Many people think about having a facial, or arrive at the center to have a facial, uncertain of the importance of this service – aside from its seemingly pampering nature. Truly, though, a facial is not a luxury, its benefits are far reaching. In order to understand why a facial is important, let’s take a look at its components.
The basic parts of a facial are as follows:
- Determining Your Skin Type: It’s important for you and your aesthetician to understand your skin type. By knowing this, products and techniques used can be specifically customized to meet your needs.
- Deep Cleansing: With the correct product, a gentle, but deep cleaning is obtained and, depending upon skin type, the correct pressure and movements can be employed to stimulate or calm. Steam and/or hot towels are often used to soften and expand the pores.
- Proper Exfoliation: I say “proper” because you can over-exfoliate. Skin must be manipulated with awareness so as to not cause unwanted reactions. This exfoliation may be done manually or chemically with the use of an electric brush, scrub, enzyme or acid.
- Taking Away: After cleansing and exfoliation, the skin is prepared for extraction – or cleansing of the pores.
- Giving Back: Now the skin is ready to receive vitamins, hydration and minerals in the form of serums, lotions, creams and masques applied with manual techniques or massage appropriate for your particular skin type.
- Additional Pleasures: During this process, you will often receive a hand and arm massage, a facial massage and a neck and shoulder massage.
Here’s how I like to explain a facial: What is the one part of the body that is exposed most often? Your face.
The surface of our skin is dotted with tiny pockets called pores. These pores allow for the transfer of materials like sweat and oxygen into and out of the body. Oil glands, located within the pores, secrete sebum. Dust, pollution, free radicals, wind and sun are a constant source of irritants and debris that can stick to the oil or sebum on our skin. Since our skin grows from the inside to the outside, dead cells, though they act as protection from the sun, come to rest upon the surface too.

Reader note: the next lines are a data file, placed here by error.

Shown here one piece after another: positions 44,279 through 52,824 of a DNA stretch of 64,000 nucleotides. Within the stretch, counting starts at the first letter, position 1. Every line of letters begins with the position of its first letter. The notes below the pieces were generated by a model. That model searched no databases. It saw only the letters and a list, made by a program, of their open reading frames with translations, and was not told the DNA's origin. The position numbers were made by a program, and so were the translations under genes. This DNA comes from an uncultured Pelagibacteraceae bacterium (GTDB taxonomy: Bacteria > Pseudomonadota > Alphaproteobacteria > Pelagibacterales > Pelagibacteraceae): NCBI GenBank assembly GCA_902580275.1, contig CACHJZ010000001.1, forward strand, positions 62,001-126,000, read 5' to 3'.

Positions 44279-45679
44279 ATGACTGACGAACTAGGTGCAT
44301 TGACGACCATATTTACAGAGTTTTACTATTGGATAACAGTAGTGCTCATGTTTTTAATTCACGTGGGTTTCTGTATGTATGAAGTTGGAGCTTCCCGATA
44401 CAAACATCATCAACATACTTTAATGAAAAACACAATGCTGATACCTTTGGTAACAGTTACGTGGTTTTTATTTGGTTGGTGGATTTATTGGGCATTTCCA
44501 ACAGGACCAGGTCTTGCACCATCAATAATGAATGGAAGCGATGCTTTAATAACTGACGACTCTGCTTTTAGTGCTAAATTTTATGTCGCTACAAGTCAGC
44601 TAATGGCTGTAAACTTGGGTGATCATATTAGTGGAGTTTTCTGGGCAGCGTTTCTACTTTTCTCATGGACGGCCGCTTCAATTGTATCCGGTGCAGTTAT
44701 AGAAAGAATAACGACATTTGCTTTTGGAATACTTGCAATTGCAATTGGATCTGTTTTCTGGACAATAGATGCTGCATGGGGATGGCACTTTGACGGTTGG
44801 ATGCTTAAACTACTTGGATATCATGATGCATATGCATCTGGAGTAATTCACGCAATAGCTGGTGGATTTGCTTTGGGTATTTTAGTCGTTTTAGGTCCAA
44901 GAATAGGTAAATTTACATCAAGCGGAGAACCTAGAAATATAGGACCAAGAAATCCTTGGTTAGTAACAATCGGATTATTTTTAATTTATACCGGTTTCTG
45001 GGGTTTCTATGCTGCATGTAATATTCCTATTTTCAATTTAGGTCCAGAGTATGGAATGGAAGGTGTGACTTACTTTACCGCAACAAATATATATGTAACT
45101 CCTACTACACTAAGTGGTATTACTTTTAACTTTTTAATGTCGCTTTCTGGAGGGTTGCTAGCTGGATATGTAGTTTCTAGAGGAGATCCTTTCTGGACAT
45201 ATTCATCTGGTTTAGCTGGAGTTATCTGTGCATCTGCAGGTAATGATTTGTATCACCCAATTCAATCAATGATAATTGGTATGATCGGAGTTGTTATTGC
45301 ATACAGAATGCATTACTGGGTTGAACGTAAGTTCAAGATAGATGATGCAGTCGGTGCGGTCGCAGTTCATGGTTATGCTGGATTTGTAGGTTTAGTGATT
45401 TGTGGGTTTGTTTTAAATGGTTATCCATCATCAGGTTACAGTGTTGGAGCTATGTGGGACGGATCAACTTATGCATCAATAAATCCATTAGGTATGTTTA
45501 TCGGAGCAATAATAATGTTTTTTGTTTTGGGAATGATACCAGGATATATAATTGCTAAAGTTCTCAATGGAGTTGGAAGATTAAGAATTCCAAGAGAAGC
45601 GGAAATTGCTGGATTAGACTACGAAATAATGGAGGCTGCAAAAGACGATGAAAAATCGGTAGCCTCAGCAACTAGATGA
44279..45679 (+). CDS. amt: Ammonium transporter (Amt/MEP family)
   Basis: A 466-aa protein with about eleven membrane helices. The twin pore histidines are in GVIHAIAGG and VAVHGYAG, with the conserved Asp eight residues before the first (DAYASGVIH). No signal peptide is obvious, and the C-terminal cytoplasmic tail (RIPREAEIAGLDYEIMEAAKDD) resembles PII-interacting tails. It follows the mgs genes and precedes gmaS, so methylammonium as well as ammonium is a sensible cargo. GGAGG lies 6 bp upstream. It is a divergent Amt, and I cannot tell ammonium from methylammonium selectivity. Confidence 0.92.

I like to compare the surface of our face to your stovetop. When you cook with oil and it spatters onto your stovetop, the surface becomes sticky and other matter – like dust – will cling to it. It works the same way with your face. Matter, including dirt, dust and dead skin cells, stick to your sebum, blocking the exit of your pore. The result is dull skin, or eventually a blackhead or pimple (pustule).
However, when you have a professional facial – that is, one performed by a licensed aesthetician – the dead skin cells, dirt, and debris may be removed. What’s left is cleaner, shinier, healthier, newer skin that is able to breathe and do what skin is meant to do. The added bonus is a tremendous sense of well being and relaxation.
How often should you have a facial? Generally, every 8 – 10 weeks; however, you can certainly have them closer together, especially when working on a particular concern like acne, aging or sun damage. At the very least, it’s good to try and have a facial once per season.
In conclusion, the answer to “Why Do I Need A Facial” is that generally, we aren’t able to cleanse and exfoliate our skin the way that a professional aesthetician can, and the benefits are both tangible and esoteric.
Reisa Mehlman is a New York State Licensed Aesthetician, New York State Licensed Nail Specialist, Certified Lash Extensionist, Reiki Practitioner and the Director of Living Well Healing Arts Center located at 18 Low Street in the quaint village of Ballston Spa, New York, just a stone’s throw from Saratoga Springs.